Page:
1. a feeling of expectation and desire for a certain thing to happen.
2. a feeling of trust.
1. simple elegance or refinement of movement.
2. courteous goodwill.
Dear Village Doctor Family, Community, and those in need of reassurance, support and light: The Village Doctor team has been working hard on this website as a resource for you, our public, and I am proud of them, and this effort. But in doing so, in immersing ourselves day after day in the science, the global scene, our trusted institution’s recommendations and our medical recommendations (based on a combined almost 80 years of clinical experience), it is clear that we needed something more. So I offer up this page I’ve titled “Hope and Grace,” with the intent to lift your heart and broaden your spirit. Let us recognize the beauty in the human experience, even in this painful time we are experiencing. Find some escape, or perhaps even inspiration, in this collection of works and perspectives gathered from around the world. Maybe even joy. Please contact me directly if you have come across something that has lifted your heart today. Dr. Eric Weiss
Iconic album covers? OK, this is fun. Residents at the Sydmar Lodge Care Home in Edgeware, England, have been in lockdown for four months. As Activities Manager at the home, Robert Speker wanted to keep spirits up while visitors and outside entertainment aren’t permitted.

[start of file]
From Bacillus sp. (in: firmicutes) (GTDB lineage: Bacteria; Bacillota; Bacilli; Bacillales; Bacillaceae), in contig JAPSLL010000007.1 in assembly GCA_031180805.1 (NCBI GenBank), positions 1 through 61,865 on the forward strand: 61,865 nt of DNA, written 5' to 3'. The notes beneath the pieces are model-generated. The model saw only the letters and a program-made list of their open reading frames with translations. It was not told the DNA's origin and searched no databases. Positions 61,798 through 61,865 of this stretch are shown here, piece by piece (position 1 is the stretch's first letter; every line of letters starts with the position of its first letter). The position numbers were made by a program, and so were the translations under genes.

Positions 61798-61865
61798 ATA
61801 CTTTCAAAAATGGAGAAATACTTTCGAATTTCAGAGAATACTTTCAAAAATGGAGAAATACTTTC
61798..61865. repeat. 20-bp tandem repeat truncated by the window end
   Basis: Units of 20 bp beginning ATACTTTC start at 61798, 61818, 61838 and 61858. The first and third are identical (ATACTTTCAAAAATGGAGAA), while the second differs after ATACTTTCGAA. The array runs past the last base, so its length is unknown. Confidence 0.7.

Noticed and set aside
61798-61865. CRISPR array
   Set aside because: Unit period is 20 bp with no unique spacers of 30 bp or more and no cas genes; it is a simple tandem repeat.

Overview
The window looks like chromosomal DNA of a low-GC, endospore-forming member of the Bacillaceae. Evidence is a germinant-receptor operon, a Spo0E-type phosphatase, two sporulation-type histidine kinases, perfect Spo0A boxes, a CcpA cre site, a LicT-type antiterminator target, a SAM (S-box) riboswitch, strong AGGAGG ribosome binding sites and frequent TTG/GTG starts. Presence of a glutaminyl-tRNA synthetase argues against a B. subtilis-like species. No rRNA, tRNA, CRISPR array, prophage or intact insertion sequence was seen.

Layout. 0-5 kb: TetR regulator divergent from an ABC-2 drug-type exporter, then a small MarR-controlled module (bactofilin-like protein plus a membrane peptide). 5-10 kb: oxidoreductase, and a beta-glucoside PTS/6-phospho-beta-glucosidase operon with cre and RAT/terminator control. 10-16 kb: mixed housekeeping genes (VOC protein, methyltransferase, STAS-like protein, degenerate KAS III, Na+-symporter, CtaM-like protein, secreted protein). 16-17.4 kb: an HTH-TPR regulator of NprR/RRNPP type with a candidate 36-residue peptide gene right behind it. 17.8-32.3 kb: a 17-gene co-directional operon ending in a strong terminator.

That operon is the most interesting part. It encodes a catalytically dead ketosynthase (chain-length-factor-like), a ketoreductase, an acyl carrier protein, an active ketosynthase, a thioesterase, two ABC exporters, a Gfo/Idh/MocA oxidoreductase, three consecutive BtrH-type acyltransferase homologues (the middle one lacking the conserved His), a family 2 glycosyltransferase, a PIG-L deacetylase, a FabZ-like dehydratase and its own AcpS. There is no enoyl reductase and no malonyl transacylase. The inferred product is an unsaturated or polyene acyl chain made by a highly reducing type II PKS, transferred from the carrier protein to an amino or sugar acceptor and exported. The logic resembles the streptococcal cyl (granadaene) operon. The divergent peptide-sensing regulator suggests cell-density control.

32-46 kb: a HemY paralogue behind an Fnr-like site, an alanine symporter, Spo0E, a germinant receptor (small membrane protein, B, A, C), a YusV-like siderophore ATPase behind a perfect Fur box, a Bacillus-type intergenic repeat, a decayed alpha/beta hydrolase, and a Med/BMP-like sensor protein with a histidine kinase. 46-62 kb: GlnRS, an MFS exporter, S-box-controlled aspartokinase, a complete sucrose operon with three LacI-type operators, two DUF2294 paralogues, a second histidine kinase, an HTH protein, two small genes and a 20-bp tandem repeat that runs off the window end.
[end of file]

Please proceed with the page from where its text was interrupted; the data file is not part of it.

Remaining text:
Thus, a brilliant project was born: re-creating classic album covers with residents cast as the rock stars. Check the final results out here!
Baby Beluga, Baby! Oh, my, calling all (older) parents out there, Raffi’s ear worm, “Baby Beluga” TURNS 40 this year. Enjoy this version with Raffi AND YO YO MA (you know you’ve made it as a whale when Yo Yo Ma is paying attention), and, if interested, the Raffi store here. PS: listen all the way through… 👍
The bond between father and son (which resonates particularly with me these days). With flights banned, Juan Manuel Ballestero began his journey home the only way possible: He stepped aboard his small sailboat for what turned out to be an 85-day odyssey across the Atlantic. Read more here about his solo sailing trip across the Atlantic to see his father, aged 90.
Are you a “Hamilton” fan? Enjoy watching members of the original cast of Hamilton, along with the Roots, stage a virtual reunion to perform the musical’s “Helpless” in support of Global Citizen’s “Global Goal: Unite for Our Future”. Turn up the volume and watch here!
“Did I Miss Anything?” Daniel Thorson went into a silent retreat in mid-March, meditating through 75 coronavirus news cycles, Boris Johnson’s hospitalization, social distancing and sourdough starter. Now he’s catching up. Hard to imagine! Read his story here.